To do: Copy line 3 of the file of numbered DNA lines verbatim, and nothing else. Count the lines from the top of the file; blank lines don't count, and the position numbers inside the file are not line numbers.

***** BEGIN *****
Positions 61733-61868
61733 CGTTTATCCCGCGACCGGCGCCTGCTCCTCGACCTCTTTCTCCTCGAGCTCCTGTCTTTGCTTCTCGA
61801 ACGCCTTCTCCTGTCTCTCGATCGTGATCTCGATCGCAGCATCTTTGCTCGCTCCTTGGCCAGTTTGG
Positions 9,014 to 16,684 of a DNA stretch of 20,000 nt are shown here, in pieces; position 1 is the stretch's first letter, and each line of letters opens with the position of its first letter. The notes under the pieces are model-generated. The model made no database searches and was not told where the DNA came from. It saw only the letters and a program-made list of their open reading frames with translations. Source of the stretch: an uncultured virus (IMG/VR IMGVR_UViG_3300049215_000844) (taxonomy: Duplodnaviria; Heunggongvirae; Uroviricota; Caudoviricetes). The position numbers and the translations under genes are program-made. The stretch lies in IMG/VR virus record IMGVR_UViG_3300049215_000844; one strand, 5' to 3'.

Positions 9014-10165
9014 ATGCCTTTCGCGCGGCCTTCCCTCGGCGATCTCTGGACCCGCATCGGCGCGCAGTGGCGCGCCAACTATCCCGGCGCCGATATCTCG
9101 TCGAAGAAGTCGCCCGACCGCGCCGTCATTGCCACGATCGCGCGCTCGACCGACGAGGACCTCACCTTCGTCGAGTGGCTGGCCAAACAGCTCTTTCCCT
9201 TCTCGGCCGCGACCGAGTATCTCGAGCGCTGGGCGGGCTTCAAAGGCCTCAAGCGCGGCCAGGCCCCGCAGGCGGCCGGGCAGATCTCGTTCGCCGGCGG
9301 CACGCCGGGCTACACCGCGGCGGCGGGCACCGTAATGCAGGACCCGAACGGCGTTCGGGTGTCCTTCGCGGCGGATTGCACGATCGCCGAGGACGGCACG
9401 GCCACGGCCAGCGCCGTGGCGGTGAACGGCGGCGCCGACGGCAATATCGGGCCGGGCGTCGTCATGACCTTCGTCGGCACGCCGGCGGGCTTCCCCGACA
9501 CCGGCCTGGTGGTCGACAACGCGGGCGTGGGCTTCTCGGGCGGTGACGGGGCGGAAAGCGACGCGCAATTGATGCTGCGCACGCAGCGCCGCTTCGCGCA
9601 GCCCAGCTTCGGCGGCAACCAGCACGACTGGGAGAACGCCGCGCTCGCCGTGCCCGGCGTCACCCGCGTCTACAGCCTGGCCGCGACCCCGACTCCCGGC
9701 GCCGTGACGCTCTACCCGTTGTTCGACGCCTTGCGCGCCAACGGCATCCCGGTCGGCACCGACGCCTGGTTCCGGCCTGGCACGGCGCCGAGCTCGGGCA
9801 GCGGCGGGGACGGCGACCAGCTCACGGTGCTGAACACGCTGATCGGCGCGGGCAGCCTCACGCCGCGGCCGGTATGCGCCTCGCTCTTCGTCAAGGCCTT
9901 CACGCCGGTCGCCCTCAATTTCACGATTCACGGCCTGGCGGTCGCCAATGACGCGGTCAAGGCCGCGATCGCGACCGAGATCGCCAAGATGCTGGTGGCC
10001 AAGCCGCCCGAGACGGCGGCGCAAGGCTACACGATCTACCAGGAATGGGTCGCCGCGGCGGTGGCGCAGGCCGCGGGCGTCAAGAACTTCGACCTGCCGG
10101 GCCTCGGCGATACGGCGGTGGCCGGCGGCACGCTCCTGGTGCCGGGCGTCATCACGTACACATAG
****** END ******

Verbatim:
61801 ACGCCTTCTCCTGTCTCTCGATCGTGATCTCGATCGCAGCATCTTTGCTCGCTCCTTGGCCAGTTTGG